ART and ARTMAP neural networks for applications: Self-organizing learning, recognition, and prediction

Author(s): Carpenter, G.A. | Gjaja, N.M. | Gopal, S. | Markuzon, N. | Woodcock, C.E. |

Year: 1997

Citation: In L.C. Jain (Ed.), Soft Computing Techniques in Knowledge-Based Intelligent Systems in Engineering, New York: Springer-Verlag, 279-317.

Abstract: ART and ARTMAP neural networks for adaptive recognition and prediction have been applied to a variety of problems. Applications include parts design retrieval at the Boeing Company, automatic mapping from remote sensing satellite measurements, medical database prediction, and robot vision. this chapter features a self-contained introduction to ART and ARTMAP dynamics and a complete algorithm for applications. Computational properties of these networks are illustrated by means of remote sensing and medical database examples. The basic ART and ARTMAP networks feature winner-take-all (WTA) competitive coding, which groups inputs into discrete recognition categories. WTA coding in these networks enables fast learning, that allows the network to encode important rare cases but that may lead to inefficient category proliferation with noisy training inputs. This problem is partially solved by ART-EMAP, which uses WTA coding for learning but distributed category representations for test-set prediction. In medical database prediction problems, which often feature inconsistent training input predictions, the ARTMAP-IC network further improves ARTMAP performance with distributed prediction, category instance counting, and a new search algorithm. A recently developed family of ART models (dART and dARTMAP) retains stable coding, recognition, and prediction, but allows arbitrarily distributed category representation during learning as well as performance.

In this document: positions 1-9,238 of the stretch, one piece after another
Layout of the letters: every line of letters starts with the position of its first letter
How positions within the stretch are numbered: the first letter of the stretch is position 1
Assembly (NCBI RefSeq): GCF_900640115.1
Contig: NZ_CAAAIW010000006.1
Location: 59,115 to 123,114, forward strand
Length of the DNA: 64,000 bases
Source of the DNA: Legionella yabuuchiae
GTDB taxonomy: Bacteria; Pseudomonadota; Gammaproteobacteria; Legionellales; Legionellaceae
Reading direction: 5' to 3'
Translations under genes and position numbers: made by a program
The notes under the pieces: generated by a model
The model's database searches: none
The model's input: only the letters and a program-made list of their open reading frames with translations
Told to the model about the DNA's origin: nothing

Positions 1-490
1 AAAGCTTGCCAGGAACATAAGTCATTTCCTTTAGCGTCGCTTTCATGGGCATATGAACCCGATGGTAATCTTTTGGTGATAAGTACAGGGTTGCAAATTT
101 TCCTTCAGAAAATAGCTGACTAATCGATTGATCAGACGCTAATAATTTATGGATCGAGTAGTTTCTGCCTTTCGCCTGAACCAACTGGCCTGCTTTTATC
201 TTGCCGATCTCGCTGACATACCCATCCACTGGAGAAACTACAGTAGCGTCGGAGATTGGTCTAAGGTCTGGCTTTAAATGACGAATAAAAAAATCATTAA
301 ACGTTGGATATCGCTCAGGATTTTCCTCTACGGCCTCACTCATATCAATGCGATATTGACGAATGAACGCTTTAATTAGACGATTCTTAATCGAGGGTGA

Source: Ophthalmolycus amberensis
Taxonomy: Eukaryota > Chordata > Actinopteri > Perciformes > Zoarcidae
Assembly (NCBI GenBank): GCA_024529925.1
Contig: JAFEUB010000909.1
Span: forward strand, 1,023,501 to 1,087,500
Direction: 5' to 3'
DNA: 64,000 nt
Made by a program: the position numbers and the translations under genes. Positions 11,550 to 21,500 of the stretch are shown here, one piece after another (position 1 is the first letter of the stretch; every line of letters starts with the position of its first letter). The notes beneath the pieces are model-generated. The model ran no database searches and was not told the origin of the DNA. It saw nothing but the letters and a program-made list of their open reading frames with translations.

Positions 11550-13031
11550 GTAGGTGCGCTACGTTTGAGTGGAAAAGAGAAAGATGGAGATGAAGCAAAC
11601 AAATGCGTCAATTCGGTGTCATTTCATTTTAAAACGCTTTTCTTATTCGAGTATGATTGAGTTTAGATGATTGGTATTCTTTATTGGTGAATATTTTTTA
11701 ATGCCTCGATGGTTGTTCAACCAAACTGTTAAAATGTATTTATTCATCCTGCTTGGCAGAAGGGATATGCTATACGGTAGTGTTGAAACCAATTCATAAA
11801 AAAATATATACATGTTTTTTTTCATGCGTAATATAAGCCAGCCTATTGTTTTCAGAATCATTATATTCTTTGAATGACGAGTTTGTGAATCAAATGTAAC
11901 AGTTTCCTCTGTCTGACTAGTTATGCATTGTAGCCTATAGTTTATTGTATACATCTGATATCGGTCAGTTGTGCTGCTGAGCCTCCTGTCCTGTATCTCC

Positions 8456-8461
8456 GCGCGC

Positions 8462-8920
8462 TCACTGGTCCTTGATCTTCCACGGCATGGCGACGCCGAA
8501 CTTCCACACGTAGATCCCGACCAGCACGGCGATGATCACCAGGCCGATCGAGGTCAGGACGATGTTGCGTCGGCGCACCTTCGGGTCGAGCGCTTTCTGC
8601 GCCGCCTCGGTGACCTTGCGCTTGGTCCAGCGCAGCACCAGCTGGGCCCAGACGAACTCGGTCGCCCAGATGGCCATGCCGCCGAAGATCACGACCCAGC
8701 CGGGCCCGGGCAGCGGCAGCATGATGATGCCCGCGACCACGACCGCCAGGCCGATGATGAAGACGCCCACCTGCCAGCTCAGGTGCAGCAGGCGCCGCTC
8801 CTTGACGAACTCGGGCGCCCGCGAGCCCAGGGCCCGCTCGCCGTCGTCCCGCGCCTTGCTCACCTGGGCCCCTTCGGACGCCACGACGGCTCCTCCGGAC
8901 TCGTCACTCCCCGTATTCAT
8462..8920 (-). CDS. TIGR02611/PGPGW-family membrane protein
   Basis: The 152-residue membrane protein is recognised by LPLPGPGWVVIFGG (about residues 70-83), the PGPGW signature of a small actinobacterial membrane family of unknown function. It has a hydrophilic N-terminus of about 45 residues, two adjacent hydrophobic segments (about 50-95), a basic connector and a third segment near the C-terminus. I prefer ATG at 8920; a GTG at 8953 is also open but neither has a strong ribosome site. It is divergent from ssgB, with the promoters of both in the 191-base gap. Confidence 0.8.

Topics: Machine Learning, Models: ART 1, ARTMAP, Distributed ART,

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Cross References

  1. Frey & Slate Letter data
    This data set describes statistical attributes of 20,000 digitized pictures of letters, and was used to study machine learning using Holland-style adaptive classifiers (Frey & Slate, 1991). Our copy was obtained from the UCI ... Data Details